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Moss and underlying soil bacterial community structures are linked to moss functional traits

Moss and underlying soil bacterial community structures are linked to moss functional traits

Title: Moss and underlying soil bacterial community structures are linked to moss functional traits
Author: Klarenberg, Ingeborg J.   orcid.org/0000-0002-9548-9069
Keuschnig, Christoph
Salazar, Alejandro
Benning, Liane G.
Vilhelmsson, Oddur   orcid.org/0000-0001-8799-0964
Salazar Villegas, Alejandro
Date: 2023-03-01
Language: English
Scope: 16
University/Institute: Agricultural University of Iceland
Department: Faculty of Life and Environmental Sciences
Faculty of Natural Resource Sciences
Series: Ecosphere; 14(3)
ISSN: 2150-8925
DOI: 10.1002/ecs2.4447
Subject: carbon; glacier retreat; moss; moss bacterial communities; moss traits; nitrogen; nitrogen fixation; plant–soil–microbe interactions; primary succession; soil; soil bacterial communities; Ecology, Evolution, Behavior and Systematics; Ecology
URI: https://hdl.handle.net/20.500.11815/4529

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Klarenberg , I J , Keuschnig , C , Salazar , A , Benning , L G , Vilhelmsson , O & Salazar Villegas , A 2023 , ' Moss and underlying soil bacterial community structures are linked to moss functional traits ' , Ecosphere , vol. 14 , no. 3 , e4447 . https://doi.org/10.1002/ecs2.4447


Mosses are among the first colonizing organisms after glacier retreat and can develop into thick moss mats during later successional stages. They are key players in N<jats:sub>2</jats:sub> fixation through their microbiome, which is an important process for nutrient buildup during primary succession. How these moss–microbe interactions develop during succession is not well studied and is relevant in the light of climate change and increased glacier retreat. We examined how the bacterial communities associated with two moss species of the genus <jats:italic>Racomitrium</jats:italic> and the underlying soil, as well as moss traits and nitrogen fixation, develop along a successional gradient in the glacier forefield of Fláajökull in southeast Iceland. In addition, we tested whether moss functional traits, such as total carbon (TC) and total nitrogen (TN) contents, moss moisture content, and moss shoot length are drivers of moss and underlying soil bacterial communities. Although time since deglaciation did not affect TN and moss moisture contents, TC and shoot length increased with time since deglaciation. Moss and underlying soil bacterial communities were distinct. While the soil bacterial community structure was driven by moss C/N ratios, the moss bacterial community structure was linked to time since deglaciation, moss C/N ratio, and moss moisture content. Moss N<jats:sub>2</jats:sub>‐fixation rates were linked to bacterial community composition and <jats:italic>nifH</jats:italic> gene abundance rather than moss TN or time since deglaciation. This was accompanied by a shift from autotrophic to heterotrophic diazotrophs. Overall, our results suggest that there is little lateral transfer between moss and soil bacterial communities and that moss traits affect moss and soil bacterial community structure. Only moss bacterial community changed with time since deglaciation. In addition, moss N<jats:sub>2</jats:sub>‐fixation rates are determined by bacterial community structure, rather than moss traits or time since deglaciation. This study on the interplay between succession, mosses, soils, and their bacterial communities will inform future work on the fate of newly exposed areas as a result of glacier retreat.</jats:p>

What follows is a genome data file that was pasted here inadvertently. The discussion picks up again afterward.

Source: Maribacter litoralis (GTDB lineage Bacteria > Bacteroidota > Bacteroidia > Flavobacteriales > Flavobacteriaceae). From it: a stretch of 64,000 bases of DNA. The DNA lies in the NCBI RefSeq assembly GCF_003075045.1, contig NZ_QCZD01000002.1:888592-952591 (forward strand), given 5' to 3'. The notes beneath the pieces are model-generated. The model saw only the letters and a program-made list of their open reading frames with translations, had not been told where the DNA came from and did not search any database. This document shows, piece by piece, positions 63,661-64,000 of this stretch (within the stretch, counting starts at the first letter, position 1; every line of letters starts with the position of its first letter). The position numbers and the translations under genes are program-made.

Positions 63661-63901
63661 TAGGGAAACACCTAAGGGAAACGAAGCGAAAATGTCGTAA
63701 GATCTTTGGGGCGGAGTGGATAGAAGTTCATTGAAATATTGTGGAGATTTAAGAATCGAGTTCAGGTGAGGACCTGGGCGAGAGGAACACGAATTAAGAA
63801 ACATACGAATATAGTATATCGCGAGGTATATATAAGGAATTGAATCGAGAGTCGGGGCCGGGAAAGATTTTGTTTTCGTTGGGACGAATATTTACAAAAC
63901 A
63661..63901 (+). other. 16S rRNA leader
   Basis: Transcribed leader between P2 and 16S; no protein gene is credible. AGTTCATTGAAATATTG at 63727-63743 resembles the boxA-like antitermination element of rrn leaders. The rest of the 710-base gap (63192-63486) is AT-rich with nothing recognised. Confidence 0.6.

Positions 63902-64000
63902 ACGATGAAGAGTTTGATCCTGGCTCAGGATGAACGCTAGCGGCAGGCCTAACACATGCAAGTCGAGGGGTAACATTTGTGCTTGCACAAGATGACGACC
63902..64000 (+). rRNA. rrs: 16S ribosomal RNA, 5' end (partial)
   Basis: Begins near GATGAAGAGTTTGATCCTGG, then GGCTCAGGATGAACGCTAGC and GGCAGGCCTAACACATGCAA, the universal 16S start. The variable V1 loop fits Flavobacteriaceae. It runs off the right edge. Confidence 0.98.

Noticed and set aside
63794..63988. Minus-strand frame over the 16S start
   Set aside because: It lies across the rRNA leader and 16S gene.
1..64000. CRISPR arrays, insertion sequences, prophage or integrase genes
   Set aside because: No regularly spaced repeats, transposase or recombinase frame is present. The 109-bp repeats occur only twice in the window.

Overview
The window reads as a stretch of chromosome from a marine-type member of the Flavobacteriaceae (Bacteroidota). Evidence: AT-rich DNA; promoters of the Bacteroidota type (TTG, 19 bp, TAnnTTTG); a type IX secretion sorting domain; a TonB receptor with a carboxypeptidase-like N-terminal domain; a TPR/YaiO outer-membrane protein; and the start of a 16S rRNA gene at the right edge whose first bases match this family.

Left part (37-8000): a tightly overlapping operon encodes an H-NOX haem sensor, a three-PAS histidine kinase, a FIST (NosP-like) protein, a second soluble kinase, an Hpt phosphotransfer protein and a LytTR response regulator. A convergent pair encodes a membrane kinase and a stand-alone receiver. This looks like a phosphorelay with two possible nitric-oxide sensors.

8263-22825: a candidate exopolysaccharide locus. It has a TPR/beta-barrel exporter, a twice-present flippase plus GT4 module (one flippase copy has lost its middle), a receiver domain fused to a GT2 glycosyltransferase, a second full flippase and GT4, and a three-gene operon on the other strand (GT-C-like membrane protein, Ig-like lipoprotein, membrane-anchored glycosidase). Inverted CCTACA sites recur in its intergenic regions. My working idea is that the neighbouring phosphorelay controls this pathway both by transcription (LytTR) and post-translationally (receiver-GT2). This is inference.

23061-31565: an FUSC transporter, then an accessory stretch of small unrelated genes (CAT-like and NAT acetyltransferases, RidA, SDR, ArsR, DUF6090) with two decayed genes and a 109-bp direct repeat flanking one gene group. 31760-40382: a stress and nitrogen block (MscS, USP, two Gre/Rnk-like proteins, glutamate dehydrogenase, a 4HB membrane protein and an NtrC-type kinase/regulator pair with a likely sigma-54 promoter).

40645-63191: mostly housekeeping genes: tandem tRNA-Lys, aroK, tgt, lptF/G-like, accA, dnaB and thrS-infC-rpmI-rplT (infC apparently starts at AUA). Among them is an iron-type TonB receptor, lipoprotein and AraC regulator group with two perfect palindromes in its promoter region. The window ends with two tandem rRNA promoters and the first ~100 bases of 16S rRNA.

Publisher Copyright: © 2023 The Authors. Ecosphere published by Wiley Periodicals LLC on behalf of The Ecological Society of America.

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